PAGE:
were run independently of each other. They often got confused
as to which neutral went with which hot.

I don't believe that different H/N lengths make much difference to
GFCI or AFCI, except in extreme and unusual situations. Eg: if you
wrapped the neutral many times around an operating fluorescent
ballast I could see it tripping a GFCI. _Maybe_.

Yes, they have to be.
That is why many people have problems with GFCI outlets false tripping.

CFCI's work on load and phase balancing with respect to the race ways.

A while ago we had our electricians replace all the commonly used
outlets on industrial machines with GFCI's only to fine that many
stations were wedging the reset buttons, having the off shift
electricians put noncompliance outlets back in for some area's

They had me go out and examine a few cases to see what was up. over
the years, outlets were added, separate runs of L1 was feed from the
panel for each to have it's own fuse, sharing the L2 line in various
places which throws the balance way off of course...
Of course, most of the time a little indifference isn't going to matter
I had them install a new 120 outlet service system on the outside of
these machines totally isolated from the inner panels of the machines
with each outlet having it's own L1/L2 and (G) all the way to the
distribution panel.

It was a lot of work for them how ever, in the end, they love it now
because they can now use the outlets for their tools while working on
the machines when the machine is locked out at the buss and panels wide
open.

And of course, lighting has not been allowed to use the same outlet
circuit for some time now so that's not an issue any more.

And on a side note, something I saw one day at our facility...
Make sure the emergency lightly intended for a room is connected to the
lighting circuit of that room and not some main circuit breaker for
emergency lighting for lets say a building etc.

Inspectors love catching that one along with insufficient length of
wire hanging out of switch and outlet boxes when opened for inspection!
Also, when requested to open the boxes, the inspector may follow you
to watch your procedures of how you disconnected the service before
doing so. They love to spot unsafe work practices..



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Real Programmers Do things like this.
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Default switch grounded outlet combo question.

According to Jamie :
Chris Lewis wrote:


I don't believe that different H/N lengths make much difference to
GFCI or AFCI, except in extreme and unusual situations. Eg: if you
wrapped the neutral many times around an operating fluorescent
ballast I could see it tripping a GFCI. _Maybe_.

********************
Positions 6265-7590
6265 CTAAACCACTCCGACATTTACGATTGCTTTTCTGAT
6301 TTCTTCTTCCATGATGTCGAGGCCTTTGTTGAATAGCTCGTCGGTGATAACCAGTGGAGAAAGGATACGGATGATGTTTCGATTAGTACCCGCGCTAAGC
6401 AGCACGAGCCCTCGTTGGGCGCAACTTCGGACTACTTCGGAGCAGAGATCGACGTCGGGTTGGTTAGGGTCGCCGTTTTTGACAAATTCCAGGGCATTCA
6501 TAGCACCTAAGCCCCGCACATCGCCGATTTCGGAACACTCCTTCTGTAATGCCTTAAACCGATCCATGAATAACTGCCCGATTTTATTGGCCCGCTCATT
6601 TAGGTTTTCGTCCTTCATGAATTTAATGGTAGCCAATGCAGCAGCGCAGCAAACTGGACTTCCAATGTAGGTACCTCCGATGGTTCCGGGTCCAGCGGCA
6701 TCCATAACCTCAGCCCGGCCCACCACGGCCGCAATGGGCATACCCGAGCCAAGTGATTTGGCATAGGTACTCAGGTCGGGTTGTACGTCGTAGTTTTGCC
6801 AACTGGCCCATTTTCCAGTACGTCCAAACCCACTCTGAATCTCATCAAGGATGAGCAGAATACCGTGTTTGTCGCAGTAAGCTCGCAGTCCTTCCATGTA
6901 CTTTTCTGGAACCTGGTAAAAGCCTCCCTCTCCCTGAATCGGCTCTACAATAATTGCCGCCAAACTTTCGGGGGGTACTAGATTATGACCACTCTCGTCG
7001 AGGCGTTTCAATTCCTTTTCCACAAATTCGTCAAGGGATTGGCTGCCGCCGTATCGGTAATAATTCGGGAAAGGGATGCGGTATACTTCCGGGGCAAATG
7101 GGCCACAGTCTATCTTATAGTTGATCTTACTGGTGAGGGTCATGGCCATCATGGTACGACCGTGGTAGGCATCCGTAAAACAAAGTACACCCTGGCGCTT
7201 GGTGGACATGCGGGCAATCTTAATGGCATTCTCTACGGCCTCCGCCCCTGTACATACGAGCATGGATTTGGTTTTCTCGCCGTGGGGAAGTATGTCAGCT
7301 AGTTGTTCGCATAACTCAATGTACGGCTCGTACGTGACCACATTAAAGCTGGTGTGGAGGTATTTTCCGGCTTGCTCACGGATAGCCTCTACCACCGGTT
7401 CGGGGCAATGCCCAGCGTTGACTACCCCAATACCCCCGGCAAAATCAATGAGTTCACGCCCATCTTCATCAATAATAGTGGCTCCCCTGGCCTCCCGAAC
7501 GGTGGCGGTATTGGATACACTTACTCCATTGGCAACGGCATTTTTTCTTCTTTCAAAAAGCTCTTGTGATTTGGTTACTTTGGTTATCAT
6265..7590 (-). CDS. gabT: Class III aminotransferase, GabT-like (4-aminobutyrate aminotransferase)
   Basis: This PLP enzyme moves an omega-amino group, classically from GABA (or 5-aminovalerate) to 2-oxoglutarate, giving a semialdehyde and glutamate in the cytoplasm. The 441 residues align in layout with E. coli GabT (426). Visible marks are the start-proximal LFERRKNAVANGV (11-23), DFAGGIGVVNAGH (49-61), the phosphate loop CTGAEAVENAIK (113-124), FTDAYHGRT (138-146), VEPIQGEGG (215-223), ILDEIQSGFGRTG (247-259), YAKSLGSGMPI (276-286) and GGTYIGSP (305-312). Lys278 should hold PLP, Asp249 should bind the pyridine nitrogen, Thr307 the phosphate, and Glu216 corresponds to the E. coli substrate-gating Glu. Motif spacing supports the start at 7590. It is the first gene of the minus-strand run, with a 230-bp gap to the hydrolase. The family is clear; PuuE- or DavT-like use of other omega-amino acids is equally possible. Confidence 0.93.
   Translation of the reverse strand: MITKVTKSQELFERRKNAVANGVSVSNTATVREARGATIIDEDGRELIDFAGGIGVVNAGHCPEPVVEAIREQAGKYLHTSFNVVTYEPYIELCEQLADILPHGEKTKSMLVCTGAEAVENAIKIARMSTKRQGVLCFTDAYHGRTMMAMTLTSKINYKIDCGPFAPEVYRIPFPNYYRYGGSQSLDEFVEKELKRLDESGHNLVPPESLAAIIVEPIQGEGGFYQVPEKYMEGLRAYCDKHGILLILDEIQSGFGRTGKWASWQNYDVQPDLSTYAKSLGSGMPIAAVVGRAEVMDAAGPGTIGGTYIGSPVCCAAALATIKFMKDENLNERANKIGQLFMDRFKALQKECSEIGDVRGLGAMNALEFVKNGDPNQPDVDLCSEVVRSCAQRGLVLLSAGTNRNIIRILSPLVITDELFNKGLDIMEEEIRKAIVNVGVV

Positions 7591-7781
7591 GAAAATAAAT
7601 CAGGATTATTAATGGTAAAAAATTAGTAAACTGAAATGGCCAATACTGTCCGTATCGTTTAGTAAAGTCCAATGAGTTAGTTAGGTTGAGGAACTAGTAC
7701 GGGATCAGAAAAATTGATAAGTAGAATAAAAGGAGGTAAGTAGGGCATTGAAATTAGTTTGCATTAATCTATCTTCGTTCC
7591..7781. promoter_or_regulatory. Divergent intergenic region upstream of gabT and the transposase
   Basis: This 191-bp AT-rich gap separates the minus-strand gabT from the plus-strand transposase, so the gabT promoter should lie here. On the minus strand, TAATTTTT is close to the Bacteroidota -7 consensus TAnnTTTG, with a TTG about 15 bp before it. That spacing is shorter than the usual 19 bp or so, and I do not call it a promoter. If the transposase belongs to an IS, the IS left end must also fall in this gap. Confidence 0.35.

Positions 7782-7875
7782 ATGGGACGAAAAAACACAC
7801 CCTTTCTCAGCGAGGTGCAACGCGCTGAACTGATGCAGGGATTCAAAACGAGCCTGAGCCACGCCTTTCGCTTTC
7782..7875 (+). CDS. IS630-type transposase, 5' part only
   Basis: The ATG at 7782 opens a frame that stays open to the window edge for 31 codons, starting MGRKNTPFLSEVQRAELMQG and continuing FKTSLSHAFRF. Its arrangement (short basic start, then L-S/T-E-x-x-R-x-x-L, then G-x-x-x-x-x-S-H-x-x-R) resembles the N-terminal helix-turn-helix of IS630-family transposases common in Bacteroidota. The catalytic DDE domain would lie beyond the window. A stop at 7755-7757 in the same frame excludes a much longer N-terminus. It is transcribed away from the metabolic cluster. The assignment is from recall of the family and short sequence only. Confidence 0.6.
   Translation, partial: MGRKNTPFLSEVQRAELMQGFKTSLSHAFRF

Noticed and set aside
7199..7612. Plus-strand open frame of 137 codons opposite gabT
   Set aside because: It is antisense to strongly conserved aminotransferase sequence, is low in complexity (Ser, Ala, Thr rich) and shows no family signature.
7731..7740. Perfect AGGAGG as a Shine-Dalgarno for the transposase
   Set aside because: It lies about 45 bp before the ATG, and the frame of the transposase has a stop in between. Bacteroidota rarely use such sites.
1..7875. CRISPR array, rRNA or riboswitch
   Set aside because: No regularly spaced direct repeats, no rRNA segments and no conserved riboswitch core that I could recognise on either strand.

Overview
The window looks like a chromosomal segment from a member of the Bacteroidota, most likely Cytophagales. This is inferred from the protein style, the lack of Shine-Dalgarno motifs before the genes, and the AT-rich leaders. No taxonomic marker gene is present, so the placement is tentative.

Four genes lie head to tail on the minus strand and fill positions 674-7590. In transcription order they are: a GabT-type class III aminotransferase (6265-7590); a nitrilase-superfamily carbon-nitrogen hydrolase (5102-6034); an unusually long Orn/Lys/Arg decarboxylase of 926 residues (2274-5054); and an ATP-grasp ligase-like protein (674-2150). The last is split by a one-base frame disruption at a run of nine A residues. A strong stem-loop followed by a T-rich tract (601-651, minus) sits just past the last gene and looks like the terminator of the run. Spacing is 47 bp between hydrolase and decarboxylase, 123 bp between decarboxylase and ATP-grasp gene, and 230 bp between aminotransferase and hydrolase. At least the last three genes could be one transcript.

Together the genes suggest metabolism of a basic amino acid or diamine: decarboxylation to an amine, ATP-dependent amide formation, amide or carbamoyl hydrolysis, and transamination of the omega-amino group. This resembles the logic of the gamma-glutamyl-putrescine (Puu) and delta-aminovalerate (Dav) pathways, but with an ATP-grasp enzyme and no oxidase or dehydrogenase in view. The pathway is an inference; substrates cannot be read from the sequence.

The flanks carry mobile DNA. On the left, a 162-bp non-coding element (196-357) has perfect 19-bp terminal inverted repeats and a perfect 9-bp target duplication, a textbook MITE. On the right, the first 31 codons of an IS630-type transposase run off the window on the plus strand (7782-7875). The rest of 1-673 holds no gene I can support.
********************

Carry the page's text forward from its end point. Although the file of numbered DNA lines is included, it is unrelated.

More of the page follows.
Yes, they have to be. [the same length]


That is why many people have problems with GFCI outlets false tripping.


CFCI's work on load and phase balancing with respect to the race ways.


Remember that by definition, a simple two pole device _cannot_ see
"phase differences". There's nothing to compare the phase _to_. All
it can see are instantaneous voltage between the two leads plus
current in the individual leads. You need three conductors (the
ground doesn't count here because a GFCI doesn't care about
the ground) to see "phase".

Yours was an industrial situation (likely very noisy EMI), and not
knowing exactly how these things were wired and what they fed, it's
difficult to tell what was going on. Eg: common ground points on what
was being fed with the equipment and a tiny bit of leakage on the other
leg. Completely isolating both current-carrying leads of the GFCI
(as you ultimately did) from the tool would eliminate much of that,
without having anything to do with individual conductor length.

It could have just been severe EMI on the line side of the GFCI
overwhelming the device or an imbalanced inductive effect.

I really don't think you'd see anything like this in a residential
situation.
--
Chris Lewis,

Age and Treachery will Triumph over Youth and Skill
It's not just anyone who gets a Starship Cruiser class named after them.


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Default switch grounded outlet combo question.

Tossing my 2 cents worth in here, in a common switched curcit, the hot and
neutral will be of the same length maybe the difference of the switch
itself, here is how, the romex comes from the breaker at the main panel ,
goes to a switch box on the wall, then another length of romex goes to the
outlet or fixture and is attached to the leads of the fixture or outlet,
back at the switch box, the grounds are wire nutted togetther and a pig-tail